Peninsula Circle of Care tries to ensure that new team members are introduced to patients by someone they already know and trust.
Our program has three different points of contact—a liaison enrolls patients in the hospital, then a nurse and/or social worker will visit them at home for a month, and a wellness coach will continue working with them after that initial month if there are outstanding unmet needs. It can be confusing and uncomfortable for our patients to have new faces show up at their home. How do they know they can trust these people? Why are they being handed off from one person to another?
Mills Peninsula is a non-profit hospital in Burlingame, CA that has partnered with the Palo Alto Medical Foundation and Peninsula Family Services to develop the Peninsula Circle of Care program. The hospital has 241 beds and serves a primarily elderly population (average age of 81) living alone with 90% on Medicare. Peninsula Circle of Care, their transitions program, began in 2012 and is influenced by the Care Transitions Program and a community based model.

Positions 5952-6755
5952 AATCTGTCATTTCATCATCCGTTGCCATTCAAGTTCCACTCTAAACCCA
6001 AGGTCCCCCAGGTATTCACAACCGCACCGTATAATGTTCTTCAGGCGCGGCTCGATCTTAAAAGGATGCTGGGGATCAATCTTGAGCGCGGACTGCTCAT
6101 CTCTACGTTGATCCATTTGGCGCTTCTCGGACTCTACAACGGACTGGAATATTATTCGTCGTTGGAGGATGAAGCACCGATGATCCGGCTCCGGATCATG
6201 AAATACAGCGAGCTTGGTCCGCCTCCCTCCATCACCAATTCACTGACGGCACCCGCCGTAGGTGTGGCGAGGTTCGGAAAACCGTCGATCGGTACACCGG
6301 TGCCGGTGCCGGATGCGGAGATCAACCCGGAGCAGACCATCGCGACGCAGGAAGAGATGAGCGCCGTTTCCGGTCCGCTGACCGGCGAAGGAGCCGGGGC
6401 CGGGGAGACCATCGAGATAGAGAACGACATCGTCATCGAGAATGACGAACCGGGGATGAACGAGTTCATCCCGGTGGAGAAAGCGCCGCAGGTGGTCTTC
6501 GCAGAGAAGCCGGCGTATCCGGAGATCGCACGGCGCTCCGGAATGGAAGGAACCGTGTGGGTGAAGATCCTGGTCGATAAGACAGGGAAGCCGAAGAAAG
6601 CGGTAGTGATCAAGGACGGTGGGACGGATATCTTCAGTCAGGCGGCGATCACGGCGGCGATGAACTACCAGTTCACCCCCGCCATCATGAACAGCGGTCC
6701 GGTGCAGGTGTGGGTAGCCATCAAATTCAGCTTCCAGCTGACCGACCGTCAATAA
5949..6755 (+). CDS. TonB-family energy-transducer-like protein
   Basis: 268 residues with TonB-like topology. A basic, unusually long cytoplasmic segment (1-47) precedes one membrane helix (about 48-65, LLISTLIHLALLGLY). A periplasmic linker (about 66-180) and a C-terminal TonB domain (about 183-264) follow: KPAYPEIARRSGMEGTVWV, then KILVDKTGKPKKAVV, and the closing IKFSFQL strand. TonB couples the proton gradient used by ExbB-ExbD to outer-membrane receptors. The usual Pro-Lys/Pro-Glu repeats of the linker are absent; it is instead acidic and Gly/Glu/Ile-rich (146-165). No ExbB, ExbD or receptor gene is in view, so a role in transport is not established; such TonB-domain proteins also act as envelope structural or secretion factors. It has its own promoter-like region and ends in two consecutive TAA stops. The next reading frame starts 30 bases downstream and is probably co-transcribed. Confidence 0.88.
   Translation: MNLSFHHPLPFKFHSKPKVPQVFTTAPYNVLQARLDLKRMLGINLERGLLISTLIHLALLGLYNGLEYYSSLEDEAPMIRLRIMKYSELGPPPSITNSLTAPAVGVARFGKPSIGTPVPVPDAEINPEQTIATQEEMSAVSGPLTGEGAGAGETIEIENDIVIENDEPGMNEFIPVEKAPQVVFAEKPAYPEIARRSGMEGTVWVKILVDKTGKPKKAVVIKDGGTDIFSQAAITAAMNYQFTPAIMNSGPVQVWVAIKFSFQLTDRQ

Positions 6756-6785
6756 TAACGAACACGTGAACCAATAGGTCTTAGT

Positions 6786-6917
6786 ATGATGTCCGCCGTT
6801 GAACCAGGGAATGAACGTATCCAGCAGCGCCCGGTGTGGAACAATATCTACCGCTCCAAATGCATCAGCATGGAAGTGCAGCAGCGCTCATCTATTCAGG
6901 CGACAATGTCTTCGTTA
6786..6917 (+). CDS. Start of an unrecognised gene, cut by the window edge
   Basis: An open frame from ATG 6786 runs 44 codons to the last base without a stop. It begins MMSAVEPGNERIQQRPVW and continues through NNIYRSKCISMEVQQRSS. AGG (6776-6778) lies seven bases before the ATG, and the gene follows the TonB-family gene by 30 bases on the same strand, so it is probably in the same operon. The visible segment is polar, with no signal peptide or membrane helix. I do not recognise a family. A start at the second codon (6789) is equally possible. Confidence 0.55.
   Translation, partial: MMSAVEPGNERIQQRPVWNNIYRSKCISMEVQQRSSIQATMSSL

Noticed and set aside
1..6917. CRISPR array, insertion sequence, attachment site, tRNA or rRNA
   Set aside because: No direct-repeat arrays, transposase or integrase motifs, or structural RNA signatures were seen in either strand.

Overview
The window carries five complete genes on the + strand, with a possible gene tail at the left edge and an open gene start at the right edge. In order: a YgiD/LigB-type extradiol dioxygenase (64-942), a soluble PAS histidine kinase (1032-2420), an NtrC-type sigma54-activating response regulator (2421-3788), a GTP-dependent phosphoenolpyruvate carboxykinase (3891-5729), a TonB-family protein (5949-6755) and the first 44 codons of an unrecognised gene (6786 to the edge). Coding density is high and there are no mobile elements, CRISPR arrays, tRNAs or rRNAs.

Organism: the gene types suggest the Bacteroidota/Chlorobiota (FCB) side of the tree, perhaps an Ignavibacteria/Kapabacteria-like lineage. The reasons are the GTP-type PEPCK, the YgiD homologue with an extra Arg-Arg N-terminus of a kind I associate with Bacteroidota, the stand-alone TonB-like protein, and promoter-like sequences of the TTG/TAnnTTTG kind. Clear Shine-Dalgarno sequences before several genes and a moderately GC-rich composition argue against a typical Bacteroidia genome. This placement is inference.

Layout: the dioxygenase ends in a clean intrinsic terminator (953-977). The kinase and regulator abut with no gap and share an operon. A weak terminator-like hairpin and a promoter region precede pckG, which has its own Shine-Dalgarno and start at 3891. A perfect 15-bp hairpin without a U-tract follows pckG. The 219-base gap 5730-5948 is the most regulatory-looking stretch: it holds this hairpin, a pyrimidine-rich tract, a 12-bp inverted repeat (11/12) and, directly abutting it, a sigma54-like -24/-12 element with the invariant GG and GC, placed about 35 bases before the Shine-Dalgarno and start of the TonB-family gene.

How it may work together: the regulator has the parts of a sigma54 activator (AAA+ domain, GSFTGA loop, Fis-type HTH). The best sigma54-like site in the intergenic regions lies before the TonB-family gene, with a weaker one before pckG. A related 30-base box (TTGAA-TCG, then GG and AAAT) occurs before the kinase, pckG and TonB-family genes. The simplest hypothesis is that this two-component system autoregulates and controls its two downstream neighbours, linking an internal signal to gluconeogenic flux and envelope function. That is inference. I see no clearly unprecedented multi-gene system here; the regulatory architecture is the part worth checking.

What We Tried
We try to have warm handoffs whenever a new person is being introduced to the patient. So, in the case of the wellness program, the wellness coach would do a joint home visit with the nurse and/or social worker to introduce themselves and explain how they would continue the work that the nurse and/or social worker had done.
Logistically, it’s much harder for the nurses doing home visits to also meet the patients in the hospital. In that case, we make sure that the liaison tells the patient exactly who will be visiting them. “Once you go home, one of our nurses, Patricia, will be visiting you.” This way patients don’t feel like it’s a total stranger coming into their home.
We’ve had more success with patients accepting home visits and wellness coaching with these warm handoffs. It sets them at ease to know that everyone working with them is a part of the Peninsula Circle of Care and we’re all working together to help them get better.
When you can’t do a warm handoff, referencing people the patient knows is a good tactic. “Laura, your social worker, wanted me to reach out to you.” That way they can at least connect you to someone they’re comfortable with.
Another way we help put patients at ease when they’re meeting new people is to give everyone on the team a Peninsula Circle of Care badge. That way, even if patients don’t recognize a face or a name, the person still looks official.